I followed the same track back, the only extra being 3 Redshanks which had swept in noisily as usual. Not a great deal seen but what there was was seen well and all I had gone for was just that, plus a bit of R & R, and I wasn't in the least defrauded.
A massive double-barrelled report from Dave and Gilly, the first part about their trip to Extremadura (which is why you've not seen anything from them), and the second about birding on their return.

30 March - 3 April, Extremadura : A brief summary
This is a tale of highs and lows! We left home early on the Wednesday and headed for Fuente Piedra. We only stopped briefly, hoping to spot the Lesser Flamingos amongst the 1,000s of their larger cousins, but alas no. In the hour we were there we saw 29 species so it was a reasonably successful break from the long journey. Once the other side of Caceres we began to birdwatch in earnest. Lots of Black Kites and 100s of 1,000s of Corn Buntings.

At the reservoir due east of Caceres we spotted our first Collared Pratincoles of the year. Further along the road ... now a posh motorway, but the old road is still in use, we veered off towards Santa Marta de Magasca. We knew the first kilometre was a good area for Great Bustards but we had never seen so many. I think with thanks to a passing Peregrine Falcon we saw two large flights totalling at least 75-100 birds. In the evening we went down onto the Belen Plain, east of where we were staying in Trujillo, and saw more Great Bustards and some displaying Little Bustards. There were good flocks of Spanish Sparrows. Getting back to our hostel I discovered to my horror that I'd forgotten to pack my cameras battery charger. What a wassock!!

The next day we visited the Monfrague Parque National. What a magic place. 100's of nesting Griffon Vultures, Black and Egyptian Vultures and Black Storks at the hermitage and gorge. We then moved on to the cliff face beyond the dam. Here we had very good views of a Spanish Imperial Eagle. We ascertained where the Eagle Owls' nest was, but there was no sign of any adult or the single chick.

We next headed for the Arrocampo Ornithological Park at Saucedilla. It's a large expanse of water and reedbeds with a nuclear power station at one end. Here we heard and saw Savi's and Cetti's Warblers but only heard Great Reed Warbler, but saw nesting Purple Swamphen.

The next day we were taken out by our friends, Steve and Karen Fletcher. Steve's a professional bird photographer. For 35 years I'd never been able to see a Lesser Spotted Woodpecker. Steve knew where there was some near his village. Within 10 minutes of getting there my bogey bird was no more. Close up views of a female with at least 5 others drumming around us. Above the trees across the valley from us were a pair of Short-toed Eagles and we could hear our first Nightingales of the year. A Woodlark was in a tree in front of us and a pair of Hawfinches was also seen. They then took us on a tour round. We saw both Pin-tailed and Black-bellied Sandgrouse, a nesting Bonelli's Eagle and a Merlin. Local knowledge is a wonderful thing.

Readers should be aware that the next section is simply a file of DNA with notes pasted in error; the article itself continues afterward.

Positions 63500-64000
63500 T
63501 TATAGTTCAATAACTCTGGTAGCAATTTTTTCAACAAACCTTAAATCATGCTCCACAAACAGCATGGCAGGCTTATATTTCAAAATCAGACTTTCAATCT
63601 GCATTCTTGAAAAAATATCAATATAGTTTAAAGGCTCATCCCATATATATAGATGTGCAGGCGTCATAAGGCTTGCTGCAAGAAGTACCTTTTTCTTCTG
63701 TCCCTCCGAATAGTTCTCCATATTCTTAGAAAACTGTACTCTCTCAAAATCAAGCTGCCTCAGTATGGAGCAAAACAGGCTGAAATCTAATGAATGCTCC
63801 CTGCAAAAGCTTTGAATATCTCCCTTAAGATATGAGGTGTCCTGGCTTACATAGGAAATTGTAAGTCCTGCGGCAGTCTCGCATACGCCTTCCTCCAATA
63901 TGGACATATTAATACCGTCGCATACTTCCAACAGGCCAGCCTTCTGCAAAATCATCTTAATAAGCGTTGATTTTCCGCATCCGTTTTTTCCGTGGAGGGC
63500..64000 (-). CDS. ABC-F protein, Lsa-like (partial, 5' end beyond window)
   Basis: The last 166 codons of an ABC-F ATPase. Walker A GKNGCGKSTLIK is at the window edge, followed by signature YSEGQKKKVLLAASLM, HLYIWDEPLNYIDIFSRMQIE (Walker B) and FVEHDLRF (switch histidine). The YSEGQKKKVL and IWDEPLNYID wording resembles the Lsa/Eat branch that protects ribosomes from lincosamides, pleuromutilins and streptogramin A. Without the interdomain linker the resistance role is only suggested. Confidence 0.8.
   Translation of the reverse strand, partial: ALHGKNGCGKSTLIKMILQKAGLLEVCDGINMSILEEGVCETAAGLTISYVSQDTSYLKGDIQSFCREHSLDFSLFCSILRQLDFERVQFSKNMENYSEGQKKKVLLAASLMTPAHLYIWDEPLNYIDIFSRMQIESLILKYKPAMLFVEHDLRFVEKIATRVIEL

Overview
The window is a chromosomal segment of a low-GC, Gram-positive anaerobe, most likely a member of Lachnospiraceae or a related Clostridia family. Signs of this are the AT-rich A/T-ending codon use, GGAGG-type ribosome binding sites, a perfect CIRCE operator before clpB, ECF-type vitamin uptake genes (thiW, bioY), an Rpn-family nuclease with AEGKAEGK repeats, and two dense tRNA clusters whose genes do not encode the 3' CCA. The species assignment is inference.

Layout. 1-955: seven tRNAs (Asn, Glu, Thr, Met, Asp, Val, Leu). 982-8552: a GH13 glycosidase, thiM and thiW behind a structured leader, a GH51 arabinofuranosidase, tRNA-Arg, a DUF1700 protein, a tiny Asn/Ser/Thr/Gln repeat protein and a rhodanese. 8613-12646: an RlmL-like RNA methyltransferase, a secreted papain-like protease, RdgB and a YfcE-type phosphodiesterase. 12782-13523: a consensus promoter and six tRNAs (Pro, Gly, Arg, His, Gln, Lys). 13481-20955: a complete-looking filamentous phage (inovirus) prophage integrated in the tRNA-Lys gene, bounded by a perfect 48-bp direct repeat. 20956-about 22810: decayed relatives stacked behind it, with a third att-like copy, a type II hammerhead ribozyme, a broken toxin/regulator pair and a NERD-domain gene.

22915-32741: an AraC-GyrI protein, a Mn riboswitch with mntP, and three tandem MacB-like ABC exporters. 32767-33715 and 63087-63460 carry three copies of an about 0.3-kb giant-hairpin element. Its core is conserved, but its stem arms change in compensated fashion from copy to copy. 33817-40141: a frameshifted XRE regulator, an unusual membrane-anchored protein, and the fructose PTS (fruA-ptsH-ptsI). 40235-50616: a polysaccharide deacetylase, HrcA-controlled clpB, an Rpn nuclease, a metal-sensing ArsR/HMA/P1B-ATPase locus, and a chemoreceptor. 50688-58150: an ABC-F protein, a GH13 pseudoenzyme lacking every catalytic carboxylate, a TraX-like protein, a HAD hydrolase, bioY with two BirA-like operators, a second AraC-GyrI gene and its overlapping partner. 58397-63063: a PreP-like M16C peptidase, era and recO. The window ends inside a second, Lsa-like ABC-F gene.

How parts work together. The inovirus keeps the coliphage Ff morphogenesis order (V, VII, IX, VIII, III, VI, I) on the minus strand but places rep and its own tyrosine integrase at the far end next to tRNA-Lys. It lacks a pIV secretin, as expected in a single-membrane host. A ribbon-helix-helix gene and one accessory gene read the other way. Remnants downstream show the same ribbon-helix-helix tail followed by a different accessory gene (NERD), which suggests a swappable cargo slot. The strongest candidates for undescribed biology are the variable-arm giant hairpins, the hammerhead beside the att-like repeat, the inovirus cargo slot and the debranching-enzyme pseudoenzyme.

On our last full day we again went to Monfrague. Again we saw the Spanish Imperial Eagle, but alas the Eagle Owls still eluded us. Near the dam we parked by a picnic area where Azure-winged Magpies were. A ryvita crunched up on one of the tables was enough to bring about 10 of them to feed. I had just about enough power in the camera to take a few photos. At the Arrocampo Reservoir we added a Great White Egret, a real bonus, a couple of Squacco Herons and a Hen Harrier.
Had a great time. 101 species but saddened by not being able to take too many pictures!

Wednesday 6th April 2011, Arboleas Birding Group - Almanzora Esturary & Vera
Five other members of the Arboleas Birding Group joined Gilly and I on a trip to the Almanzora Estuary. We started at the Desert Springs end of the rambla seeing numerous Black-winged Stilts around the shallow pools. Down at the old ford we saw Green and Common Sandpiper, Little Ringed Plover, Redshank, Zitting Cistacola and 4 Bee-eaters. Moving down to the beach a pair of Turnstones and Kentish Plovers were noted as were a couple of 1st year Audouin's Gulls. After a coffee in Villaricos Gilly, Helen and I headed down to the pools opposite the Vera Aquapark while the others had a job to do in Cuevas. They missed the birds of the day. We saw a Purple Heron together with Teal, Shoveler, Greater Flamingo (2), Shelduck and Pochard. Some large birds came flying towards us. Another 3 Purple Herons landed in the reedbeds.
34 species for the day. Disappointing, yes, but Gilly and I had been spoilt the week before!


3 April : a wettish Sunday

Well, it's wet as I write this in the late afternoon. After not getting out yesterday for reasons totally beyond my control and today as the knees are still grumbling and the only answer from the vets is to rest the damned things and keep taking the analgesics, I decided to get on with getting this blog upto date (yesterday) and translate them today for the Spanish version. However, there is always something to enliven life, and thus it has been.

About 14.15, just as we were about to have lunch (3 members of the household are VERY slow on Sundays), there was a mobile call from Bob Hibbett. "Andy, do Basking Sharks occur down here?"

To which my reply was that I hadn't a clue and in turn he replied that he was watching one off the Guadalhorce. And as he lives down in Cornwall, he knows what they are like. At the same time life became complex as two warblers were lurking as only warblers can lurk down in the shrubbery in the garden. What to do? Look at the warblers and then ring friends who would know. One was a smashing little male Subalpine that I saw again after lunch, but what the other was remains to be seen as a Kestrel appeared and sat in the pine. However, as after lunch there were two Willow Warblers in the garden also, it sems reasonable to think that the unidentified bird was one of them. But I digress.